The Car Connection Hyundai Santa Fe Overview
The Hyundai Santa Fe is a five- or seven-passenger crossover SUV. The name Santa Fe has evolved several times over the life of the crossover—it has been used for a five-passenger SUV, seven-passenger SUV—now it's both. The Santa Fe carries five, the Santa Fe XL carries seven.
The new Hyundai Santa Fe
With a bigger, butch look, the 2019 Hyundai Santa Fe broke from its crossover roots into SUV-ness. The Santa Fe is now split (again) into two names: Santa Fe and Santa Fe XL. The outside offers a larger grille, topped with a strip of chrome along the front and thin LED running lights.
Inside, the Santa Fe is straightforward and modern, with a 7.0-inch touchscreen perched on the dash above the climate controls. The glass and windows are bigger in the Santa Fe, which helps brighten an otherwise dark interior.
The five-seater Santa Fe is equipped with a 2.4-liter inline-4 and 8-speed as standard, and a 2.0-liter turbo-4 is optional. On three-row SUVs, a 2.2-liter turbodiesel is available, a first for Hyundai in SUVs in the States.
The Santa Fe is offered with typical options such as bigger wheels, bigger infotainment, softer seating surfaces, and active safety features. Hyundai won't make automatic braking standard on all models, however.
Hyundai Santa Fe history
Until 2018, Hyundai's two Santa Fe crossovers shared a platform, but had different wheelbase measurements and featured different powertrains and were essentially two separate vehicles.
In either version, the Santa Fe adopted some of the cues of the Sonata and Elantra, but it was toned down significantly, with a new maturity to the look both inside and out. It was especially true for the three-row model, which competed against vehicles with more traditional, boxier designs.
The shorter Sport came only with 4-cylinder engines, while the three-row Santa Fe recieved a 3.3-liter V-6 good for 293 horsepower. The Santa Fe Sport's base 2.4-liter made 190 hp; an available turbo 2.0-liter inline-4 made 264 hp. All engines were mated to a 6-speed automatic with a manual shift mode and front-wheel drive, with an option for all-wheel drive. Gas mileage on the Sport rises was as high as 29 mpg highway, thanks to the newer, more efficient engines and other additions like electric power steering.
Like several other models in its class, the Santa Fe added flexibility to its interior package with an available sliding second-row seat. The seat also folded for toting longer objects while preserving four seating positions.
With a base price in the mid-$20,000 range, the Santa Fe Sport included standard Bluetooth, but a rearview camera wasn't made standard on all models until 2017. An audio system with satellite radio and a USB port is also standard. Options include a well-executed navigation system, a panoramic sunroof, and Infinity audio. Equipment is similar on the longer Santa Fe, with prices rising into the high $20,000 range, base.
The 2013 Santa Fe Sport was one of a set of vehicles found to have overstated fuel-economy numbers. Hyundai's initial estimates of as much as 33 mpg highway for the new 'ute have been lowered, after tests run by the EPA. Owners can register with Hyundai to receive reimbursement for the gas consumed above and beyond expected levels; more details are found at HyundaiMPGInfo.com.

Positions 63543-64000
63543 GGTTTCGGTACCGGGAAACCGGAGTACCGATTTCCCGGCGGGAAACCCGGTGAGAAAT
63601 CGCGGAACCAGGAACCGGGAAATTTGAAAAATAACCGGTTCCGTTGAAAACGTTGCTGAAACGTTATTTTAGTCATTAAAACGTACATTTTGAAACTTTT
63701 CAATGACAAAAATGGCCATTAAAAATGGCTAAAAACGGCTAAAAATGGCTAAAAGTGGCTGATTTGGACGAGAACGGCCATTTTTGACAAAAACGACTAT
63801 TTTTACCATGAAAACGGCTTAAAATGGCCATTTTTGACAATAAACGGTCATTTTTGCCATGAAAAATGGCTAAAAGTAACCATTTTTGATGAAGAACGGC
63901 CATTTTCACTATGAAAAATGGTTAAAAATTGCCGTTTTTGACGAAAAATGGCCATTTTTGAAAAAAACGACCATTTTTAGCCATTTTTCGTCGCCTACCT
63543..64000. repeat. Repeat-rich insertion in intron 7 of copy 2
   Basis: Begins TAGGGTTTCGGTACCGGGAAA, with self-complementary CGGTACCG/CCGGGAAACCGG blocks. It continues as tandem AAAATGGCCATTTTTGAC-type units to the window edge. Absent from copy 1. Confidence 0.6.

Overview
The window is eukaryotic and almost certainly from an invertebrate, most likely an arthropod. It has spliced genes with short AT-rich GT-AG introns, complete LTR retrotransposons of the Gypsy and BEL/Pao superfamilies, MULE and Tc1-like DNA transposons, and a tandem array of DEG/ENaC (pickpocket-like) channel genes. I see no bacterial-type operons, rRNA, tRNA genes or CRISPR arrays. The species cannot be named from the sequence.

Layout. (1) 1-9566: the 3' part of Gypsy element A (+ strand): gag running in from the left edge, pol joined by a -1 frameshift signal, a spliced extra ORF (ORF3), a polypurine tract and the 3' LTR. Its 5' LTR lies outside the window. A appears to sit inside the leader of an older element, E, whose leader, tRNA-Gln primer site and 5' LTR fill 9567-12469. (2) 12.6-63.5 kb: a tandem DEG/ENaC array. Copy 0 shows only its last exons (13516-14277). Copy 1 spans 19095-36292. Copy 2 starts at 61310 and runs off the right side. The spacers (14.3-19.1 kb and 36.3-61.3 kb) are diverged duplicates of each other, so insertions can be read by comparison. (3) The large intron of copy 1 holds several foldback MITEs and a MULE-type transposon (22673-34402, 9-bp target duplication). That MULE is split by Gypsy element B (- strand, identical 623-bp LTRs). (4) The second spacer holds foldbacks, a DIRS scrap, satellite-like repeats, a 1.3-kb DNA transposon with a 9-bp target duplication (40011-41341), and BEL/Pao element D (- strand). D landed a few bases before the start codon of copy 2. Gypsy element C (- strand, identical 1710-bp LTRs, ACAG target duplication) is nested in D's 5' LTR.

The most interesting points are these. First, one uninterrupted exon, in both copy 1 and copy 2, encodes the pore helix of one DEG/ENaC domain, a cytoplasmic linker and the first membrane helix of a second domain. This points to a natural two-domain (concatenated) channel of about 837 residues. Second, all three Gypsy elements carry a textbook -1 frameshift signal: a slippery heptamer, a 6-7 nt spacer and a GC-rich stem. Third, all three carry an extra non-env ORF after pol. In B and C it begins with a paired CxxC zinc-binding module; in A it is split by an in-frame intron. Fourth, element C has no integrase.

The Santa Fe and Sport received only minor updates through the 2018 model year.
For 2017, the model received a significant face lift, and minor structural changes that helped make it a Top Safety Pick+ by the IIHS.
On its debut in 2001, the Santa Fe was powered by either a 2.4-liter 4-cylinder engine available with a 4-speed automatic or 5-speed manual transmission, or a 2.7-liter V-6 paired only with the automatic. Front-wheel drive was standard, though all-wheel drive was available as an option. A 3.5-liter V-6 engine option was added to the lineup in 2003, and that first Santa Fe had only minor styling changes through the 2006 model year. Three trim levels were available.
The Santa Fe's second generation launched in 2007 with a revised lineup of engines: a 2.4-liter 4-cylinder, a 2.7-liter V-6, and a 3.3-liter V-6. The 2.7-liter was the only model available with a manual transmission; all others were paired with a 4- or 5-speed automatic. For 2010, powertrain choices were again reshuffled, with a 175-hp, 2.4-liter 4-cylinder made standard and a 276-hp, 3.5-liter V-6 and a new 6-speed manual and a 6-speed automatic added. That same year, however, a small third-row seat was dropped and the last three years of this Santa Fe were offered with only two rows.
From 2007 to 2012, Hyundai offered the Santa Fe in three trim levels, each with its own specific engine options. The base GLS came standard with the 4-cylinder engine and a 6-speed manual transmission, while an automatic was available. SE models came only with a 3.5-liter V-6 and automatic transmission. The Limited was available with either engine but came only with an automatic transmission. Front-wheel drive was standard on all models, with all-wheel drive available with any automatic-transmission combination.
This second Santa Fe was sold much like other recent Hyundai vehicles—in relatively few build combinations, and with a strong list of standard features.